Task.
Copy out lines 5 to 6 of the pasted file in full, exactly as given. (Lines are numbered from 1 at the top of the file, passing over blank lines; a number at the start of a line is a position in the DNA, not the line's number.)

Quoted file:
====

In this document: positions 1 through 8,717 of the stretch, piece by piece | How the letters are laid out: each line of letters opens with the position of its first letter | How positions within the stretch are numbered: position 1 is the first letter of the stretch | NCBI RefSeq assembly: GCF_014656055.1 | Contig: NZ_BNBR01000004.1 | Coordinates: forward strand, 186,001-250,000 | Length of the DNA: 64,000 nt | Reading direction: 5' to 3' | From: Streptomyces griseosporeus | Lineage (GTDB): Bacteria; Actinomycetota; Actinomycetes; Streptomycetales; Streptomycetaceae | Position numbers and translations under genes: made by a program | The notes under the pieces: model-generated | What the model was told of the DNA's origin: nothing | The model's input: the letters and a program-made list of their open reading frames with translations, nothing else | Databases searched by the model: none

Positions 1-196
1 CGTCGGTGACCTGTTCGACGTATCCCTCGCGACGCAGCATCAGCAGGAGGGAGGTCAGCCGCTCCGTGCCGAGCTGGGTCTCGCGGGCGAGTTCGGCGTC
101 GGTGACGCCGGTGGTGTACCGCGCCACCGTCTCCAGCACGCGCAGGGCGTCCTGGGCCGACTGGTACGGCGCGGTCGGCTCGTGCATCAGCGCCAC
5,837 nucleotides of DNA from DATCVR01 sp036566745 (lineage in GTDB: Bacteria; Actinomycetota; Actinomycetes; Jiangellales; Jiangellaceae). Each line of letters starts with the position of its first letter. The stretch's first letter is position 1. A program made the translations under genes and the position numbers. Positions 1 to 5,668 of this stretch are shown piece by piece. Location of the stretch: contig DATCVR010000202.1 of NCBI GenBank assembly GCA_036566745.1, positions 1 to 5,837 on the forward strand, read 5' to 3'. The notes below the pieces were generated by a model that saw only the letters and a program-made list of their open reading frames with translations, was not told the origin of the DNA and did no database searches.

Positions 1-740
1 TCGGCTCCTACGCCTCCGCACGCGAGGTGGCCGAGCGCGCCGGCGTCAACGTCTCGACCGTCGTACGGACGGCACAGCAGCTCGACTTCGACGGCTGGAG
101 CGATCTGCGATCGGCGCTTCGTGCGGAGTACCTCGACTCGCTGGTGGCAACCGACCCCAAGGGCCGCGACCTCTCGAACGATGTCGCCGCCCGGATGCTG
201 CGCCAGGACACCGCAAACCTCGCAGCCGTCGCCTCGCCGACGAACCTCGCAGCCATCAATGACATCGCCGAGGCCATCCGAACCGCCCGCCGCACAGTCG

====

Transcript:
5,837 nucleotides of DNA from DATCVR01 sp036566745 (lineage in GTDB: Bacteria; Actinomycetota; Actinomycetes; Jiangellales; Jiangellaceae). Each line of letters starts with the position of its first letter. The stretch's first letter is position 1. A program made the translations under genes and the position numbers. Positions 1 to 5,668 of this stretch are shown piece by piece. Location of the stretch: contig DATCVR010000202.1 of NCBI GenBank assembly GCA_036566745.1, positions 1 to 5,837 on the forward strand, read 5' to 3'. The notes below the pieces were generated by a model that saw only the letters and a program-made list of their open reading frames with translations, was not told the origin of the DNA and did no database searches.

Positions 1-740